Another reason is to show support for organisations which, while not currently the most cost-effective in expectation, still operate according to effective altruist values, such as being transparent or working on interventions with good evidence of effectiveness, or in neglected areas. This could be an extra consideration for people with a greater ability to inspire and encourage others to give, as noted by Neil Bowerman in a forum post on MacAskill’s (2014) decision for where to donate. Some GiveWell (Karnofsky et al. 2015) staff also split their donations to show support.

How does the size of a grant affect the decision to split?

Value of Information

GiveWell (Karnofsky 2012) has said that directing donations to multiple top charities brings greater learning opportunities:

A more subtle version of this idea pertains to learning opportunities. In a sense GiveWell is like a “large donor” with a few million dollars of anticipated money moved. If we direct major funding to more than one charity, we will have improved access to each such charity and will have improved opportunities to track its progress and learn from it. In addition, though we don’t anticipate moving enough money to overwhelm any of the three charities’ room for more funding, there is an argument that each marginal dollar means less to the charity in terms of improving its prominence, ability to experiment and plan, probability of turning out not to be able to scale further, etc.

Since it is hard to put probabilities on the success and magnitude of different causes and interventions, the Open Philanthropy Project has also argued for a “hits-based giving” approach (Karnofsky 2016), funding a large number of high-risk, high-reward organisations:

One of our core values is our tolerance for philanthropic “risk.” Our overarching goal is to do as much good as we can, and as part of that, we’re open to supporting work that has a high risk of failing to accomplish its goals. We’re even open to supporting work that is more than 90% likely to fail, as long as the overall expected value is high enough.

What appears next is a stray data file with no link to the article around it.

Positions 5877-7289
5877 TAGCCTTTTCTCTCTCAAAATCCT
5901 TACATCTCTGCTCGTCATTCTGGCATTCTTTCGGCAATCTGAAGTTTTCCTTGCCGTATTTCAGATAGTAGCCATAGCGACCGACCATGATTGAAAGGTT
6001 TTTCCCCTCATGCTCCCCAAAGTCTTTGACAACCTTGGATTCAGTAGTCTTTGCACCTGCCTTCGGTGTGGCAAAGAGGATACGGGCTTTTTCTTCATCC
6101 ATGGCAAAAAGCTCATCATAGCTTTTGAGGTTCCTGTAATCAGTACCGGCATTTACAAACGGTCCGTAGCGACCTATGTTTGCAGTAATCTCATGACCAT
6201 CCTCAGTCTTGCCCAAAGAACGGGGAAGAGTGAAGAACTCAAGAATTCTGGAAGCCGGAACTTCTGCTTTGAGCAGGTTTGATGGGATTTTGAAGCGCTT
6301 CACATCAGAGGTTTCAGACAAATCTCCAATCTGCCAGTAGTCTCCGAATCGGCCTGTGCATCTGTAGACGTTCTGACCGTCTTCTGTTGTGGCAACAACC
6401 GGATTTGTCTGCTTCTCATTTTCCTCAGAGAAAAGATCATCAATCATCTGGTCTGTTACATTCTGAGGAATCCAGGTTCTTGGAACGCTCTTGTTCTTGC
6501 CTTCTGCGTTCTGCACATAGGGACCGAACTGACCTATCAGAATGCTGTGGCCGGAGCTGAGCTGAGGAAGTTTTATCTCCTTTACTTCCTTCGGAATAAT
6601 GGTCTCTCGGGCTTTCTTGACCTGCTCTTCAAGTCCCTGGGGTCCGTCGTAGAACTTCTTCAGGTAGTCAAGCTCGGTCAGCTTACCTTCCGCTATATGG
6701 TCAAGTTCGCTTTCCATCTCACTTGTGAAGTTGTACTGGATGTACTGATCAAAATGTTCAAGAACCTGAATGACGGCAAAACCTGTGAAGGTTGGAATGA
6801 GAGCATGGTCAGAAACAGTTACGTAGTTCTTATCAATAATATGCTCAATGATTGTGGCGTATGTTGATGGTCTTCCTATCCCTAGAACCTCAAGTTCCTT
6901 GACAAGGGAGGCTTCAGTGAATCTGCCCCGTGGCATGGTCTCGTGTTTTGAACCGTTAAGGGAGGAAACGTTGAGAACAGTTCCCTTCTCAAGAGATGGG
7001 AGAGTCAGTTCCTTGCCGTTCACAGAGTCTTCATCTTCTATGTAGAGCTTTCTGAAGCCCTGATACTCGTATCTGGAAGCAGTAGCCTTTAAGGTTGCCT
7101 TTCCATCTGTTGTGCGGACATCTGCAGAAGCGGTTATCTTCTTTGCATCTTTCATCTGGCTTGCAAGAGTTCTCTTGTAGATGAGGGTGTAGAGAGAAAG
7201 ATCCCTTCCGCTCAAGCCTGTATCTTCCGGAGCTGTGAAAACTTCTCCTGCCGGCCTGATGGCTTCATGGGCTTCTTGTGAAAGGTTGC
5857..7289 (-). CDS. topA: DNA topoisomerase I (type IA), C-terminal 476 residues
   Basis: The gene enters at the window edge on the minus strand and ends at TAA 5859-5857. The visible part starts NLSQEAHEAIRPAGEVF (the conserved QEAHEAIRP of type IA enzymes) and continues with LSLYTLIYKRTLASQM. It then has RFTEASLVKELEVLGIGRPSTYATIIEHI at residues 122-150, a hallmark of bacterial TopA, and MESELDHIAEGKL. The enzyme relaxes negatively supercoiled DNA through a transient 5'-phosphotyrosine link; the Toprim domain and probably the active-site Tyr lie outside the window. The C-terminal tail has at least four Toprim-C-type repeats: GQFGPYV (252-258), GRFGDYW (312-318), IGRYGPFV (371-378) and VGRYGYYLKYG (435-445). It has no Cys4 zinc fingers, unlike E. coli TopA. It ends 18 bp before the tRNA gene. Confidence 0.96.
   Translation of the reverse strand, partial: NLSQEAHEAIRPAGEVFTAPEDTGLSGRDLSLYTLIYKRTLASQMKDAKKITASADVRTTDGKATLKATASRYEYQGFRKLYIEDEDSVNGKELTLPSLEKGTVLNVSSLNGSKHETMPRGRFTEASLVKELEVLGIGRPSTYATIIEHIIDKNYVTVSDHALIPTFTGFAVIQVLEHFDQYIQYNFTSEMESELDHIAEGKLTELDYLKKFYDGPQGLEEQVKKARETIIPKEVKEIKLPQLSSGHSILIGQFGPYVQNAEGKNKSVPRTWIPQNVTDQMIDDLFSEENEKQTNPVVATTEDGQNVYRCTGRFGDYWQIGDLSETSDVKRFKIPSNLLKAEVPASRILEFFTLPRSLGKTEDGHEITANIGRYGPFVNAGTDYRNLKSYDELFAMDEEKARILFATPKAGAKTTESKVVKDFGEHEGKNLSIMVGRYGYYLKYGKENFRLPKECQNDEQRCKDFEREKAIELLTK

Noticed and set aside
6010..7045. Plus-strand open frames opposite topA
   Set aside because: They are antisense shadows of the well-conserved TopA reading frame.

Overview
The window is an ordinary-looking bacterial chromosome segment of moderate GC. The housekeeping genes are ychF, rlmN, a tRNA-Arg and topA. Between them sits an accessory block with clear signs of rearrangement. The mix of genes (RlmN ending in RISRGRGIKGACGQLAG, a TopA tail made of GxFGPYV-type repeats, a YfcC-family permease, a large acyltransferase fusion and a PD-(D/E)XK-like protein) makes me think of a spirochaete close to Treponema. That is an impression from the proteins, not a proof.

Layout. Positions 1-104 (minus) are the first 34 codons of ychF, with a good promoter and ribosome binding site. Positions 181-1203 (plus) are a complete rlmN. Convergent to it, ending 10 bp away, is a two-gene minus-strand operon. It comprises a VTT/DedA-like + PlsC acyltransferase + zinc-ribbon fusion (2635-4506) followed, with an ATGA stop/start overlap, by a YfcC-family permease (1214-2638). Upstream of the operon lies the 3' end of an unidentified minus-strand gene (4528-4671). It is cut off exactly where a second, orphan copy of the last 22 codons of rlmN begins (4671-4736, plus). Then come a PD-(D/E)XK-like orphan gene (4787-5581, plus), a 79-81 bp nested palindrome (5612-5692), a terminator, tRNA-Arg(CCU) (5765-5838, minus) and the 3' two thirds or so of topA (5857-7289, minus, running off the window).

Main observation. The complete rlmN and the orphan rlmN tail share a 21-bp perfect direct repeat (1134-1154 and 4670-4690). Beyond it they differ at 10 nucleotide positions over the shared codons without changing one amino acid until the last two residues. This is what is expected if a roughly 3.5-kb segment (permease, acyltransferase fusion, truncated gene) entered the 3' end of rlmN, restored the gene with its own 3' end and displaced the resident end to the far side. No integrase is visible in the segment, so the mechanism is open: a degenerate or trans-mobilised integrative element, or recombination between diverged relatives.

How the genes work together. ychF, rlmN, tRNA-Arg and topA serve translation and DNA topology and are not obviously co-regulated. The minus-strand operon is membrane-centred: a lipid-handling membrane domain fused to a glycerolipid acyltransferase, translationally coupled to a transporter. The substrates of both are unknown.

And we suspect that, in fact, much of the best philanthropy is likely to fail. We suspect that high-risk, high-reward philanthropy could be described as a “hits business,” where a small number of enormous successes account for a large share of the total impact — and compensate for a large number of failed projects.

This is a similar perspective to venture capitalists such as YCombinator, which each year funds a large number of startups in a batch, expecting most of the returns and impact to come from a very small portion of these, such as Airbnb, Dropbox, or Stripe, and enables them to learn from many at once. Paul Graham often notes how startups are counterintuitive, and since the best looking ideas are already funded (akin to the low hanging fruit in charity, and the reason effective altruists like to focus on neglected areas), they might expect the best investments to be in ideas that initially seem bad (Graham 2012) - something similar might be true for charities. The YCombinator acceptance rate is under 3% (85 of around 3,000 in 2014), which might suggest that it is difficult to make judgments about investments past a certain point, and that it is worth taking a gamble on many for the highest returns.

More recently, in a talk on The Moral Value of Information, Askell (2017) argued that the information gains from exploring new and under-studied opportunities should be factored in to decisions on where to invest resources: